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How do you show that $\langle y^2+2, x-1 \rangle$ is a maximal ideal in $\Bbb Q[x,y]$?

I know that if you add another element that is not in this ideal, you should get the whole ring, thus showing it is maximal, but if I were to add another element to it, what exactly would I be needing to show to prove that it would generate the whole ring?

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Just going on the first sentence - I would first mod out by $(x-1)$, which has the effect of setting $x =1$ (x becomes just another symbol for 1 so we forget about it). Now the quotient is (isomorphic) to the ring $Q[y]/(y^2 + 2)$. Since $(y^2 + 2)$ is irreducible over $Q$, the ideal it generates is maximal, hence the quotient is in fact a field. But since the quotient $Q[y]/(y^2 + 2)$ is isomorphic to $Q[x,y] / (x - 1, y^2 + 2)$, the latter ring is also a field, hence your original ideal is a maximal ideal.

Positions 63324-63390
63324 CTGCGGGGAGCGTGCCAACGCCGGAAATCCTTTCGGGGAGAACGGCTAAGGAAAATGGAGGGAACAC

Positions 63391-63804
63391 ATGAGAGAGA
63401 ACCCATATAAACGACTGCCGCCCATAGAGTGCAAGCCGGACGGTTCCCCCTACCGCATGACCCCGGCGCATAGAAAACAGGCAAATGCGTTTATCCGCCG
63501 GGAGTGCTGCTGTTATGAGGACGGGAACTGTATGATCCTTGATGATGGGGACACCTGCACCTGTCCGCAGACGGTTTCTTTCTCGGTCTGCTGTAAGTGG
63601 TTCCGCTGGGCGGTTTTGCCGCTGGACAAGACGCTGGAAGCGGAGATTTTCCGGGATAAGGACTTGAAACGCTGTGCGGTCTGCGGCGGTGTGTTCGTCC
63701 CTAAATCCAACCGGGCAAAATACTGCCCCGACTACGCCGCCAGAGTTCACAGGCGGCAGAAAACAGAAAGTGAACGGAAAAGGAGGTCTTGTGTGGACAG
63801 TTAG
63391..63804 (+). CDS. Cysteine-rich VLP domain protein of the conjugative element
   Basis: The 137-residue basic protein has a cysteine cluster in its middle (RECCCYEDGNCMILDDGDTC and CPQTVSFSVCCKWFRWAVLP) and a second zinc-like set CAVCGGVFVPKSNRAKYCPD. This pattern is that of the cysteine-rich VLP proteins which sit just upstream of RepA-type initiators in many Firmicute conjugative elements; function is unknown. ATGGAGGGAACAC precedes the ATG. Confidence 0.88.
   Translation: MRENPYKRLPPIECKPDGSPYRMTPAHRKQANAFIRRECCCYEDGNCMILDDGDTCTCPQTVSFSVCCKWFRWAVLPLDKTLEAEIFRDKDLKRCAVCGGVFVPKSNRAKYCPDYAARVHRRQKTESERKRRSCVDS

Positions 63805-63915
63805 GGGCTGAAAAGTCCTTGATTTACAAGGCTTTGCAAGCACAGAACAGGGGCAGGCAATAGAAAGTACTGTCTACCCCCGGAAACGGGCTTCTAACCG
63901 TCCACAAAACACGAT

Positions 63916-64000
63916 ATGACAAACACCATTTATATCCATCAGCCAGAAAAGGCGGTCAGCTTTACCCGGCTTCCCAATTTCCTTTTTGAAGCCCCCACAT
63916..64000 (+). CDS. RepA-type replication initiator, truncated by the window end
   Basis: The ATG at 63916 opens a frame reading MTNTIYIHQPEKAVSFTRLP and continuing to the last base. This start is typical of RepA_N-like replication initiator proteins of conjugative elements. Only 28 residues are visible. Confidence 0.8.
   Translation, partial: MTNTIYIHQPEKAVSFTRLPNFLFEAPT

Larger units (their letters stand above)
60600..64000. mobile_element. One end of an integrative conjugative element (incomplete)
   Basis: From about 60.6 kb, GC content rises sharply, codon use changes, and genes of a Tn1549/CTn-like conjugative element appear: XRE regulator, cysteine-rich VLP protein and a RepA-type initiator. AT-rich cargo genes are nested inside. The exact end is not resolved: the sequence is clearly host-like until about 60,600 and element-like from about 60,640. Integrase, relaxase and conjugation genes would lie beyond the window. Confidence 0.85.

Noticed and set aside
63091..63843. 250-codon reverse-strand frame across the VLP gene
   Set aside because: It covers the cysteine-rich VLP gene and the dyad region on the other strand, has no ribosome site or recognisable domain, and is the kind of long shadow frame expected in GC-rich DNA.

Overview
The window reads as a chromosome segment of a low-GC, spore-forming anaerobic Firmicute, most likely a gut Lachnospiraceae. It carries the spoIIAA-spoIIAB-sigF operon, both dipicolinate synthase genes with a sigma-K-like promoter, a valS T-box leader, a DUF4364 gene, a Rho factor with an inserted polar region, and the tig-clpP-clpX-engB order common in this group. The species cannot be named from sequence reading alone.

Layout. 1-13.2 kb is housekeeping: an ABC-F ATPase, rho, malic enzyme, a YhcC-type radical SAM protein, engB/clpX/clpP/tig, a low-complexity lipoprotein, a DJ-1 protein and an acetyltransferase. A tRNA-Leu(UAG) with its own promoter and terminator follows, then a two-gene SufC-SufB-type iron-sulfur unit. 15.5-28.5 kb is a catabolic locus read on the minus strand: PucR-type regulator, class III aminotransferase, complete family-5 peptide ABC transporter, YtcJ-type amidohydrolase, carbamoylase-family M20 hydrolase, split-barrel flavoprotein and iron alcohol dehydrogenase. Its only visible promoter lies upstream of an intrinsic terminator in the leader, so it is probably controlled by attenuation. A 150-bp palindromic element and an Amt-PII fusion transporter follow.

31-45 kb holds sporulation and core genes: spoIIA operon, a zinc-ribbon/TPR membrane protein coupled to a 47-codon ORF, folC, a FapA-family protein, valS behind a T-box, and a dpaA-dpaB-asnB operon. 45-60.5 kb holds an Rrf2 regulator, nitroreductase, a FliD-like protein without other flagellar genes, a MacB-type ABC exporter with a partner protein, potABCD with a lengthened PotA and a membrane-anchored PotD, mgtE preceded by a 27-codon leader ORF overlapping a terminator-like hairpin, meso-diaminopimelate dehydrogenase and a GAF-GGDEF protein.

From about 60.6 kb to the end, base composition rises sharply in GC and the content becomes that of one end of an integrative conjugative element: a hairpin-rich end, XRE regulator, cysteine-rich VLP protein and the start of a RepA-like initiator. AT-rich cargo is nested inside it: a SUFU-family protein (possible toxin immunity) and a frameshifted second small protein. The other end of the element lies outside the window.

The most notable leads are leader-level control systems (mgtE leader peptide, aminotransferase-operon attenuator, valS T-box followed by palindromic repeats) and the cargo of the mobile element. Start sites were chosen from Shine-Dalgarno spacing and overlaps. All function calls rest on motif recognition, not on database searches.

One can conclude $f$ irreducible hence $(f)$ maximal because $Q[y]$ is a principal ideal domain. This follows from $Q[y]$ being a polynomial ring over a field and hence a place where one can do polynomial long division, so given any ideal an element with minimal degree generates it. If there was a larger ideal $I = (f)$ containing $(y^2 + 2)$, then $f$ would be a proper divisor of $(y^2 + 2)$, and hence $(f) = (1)$.

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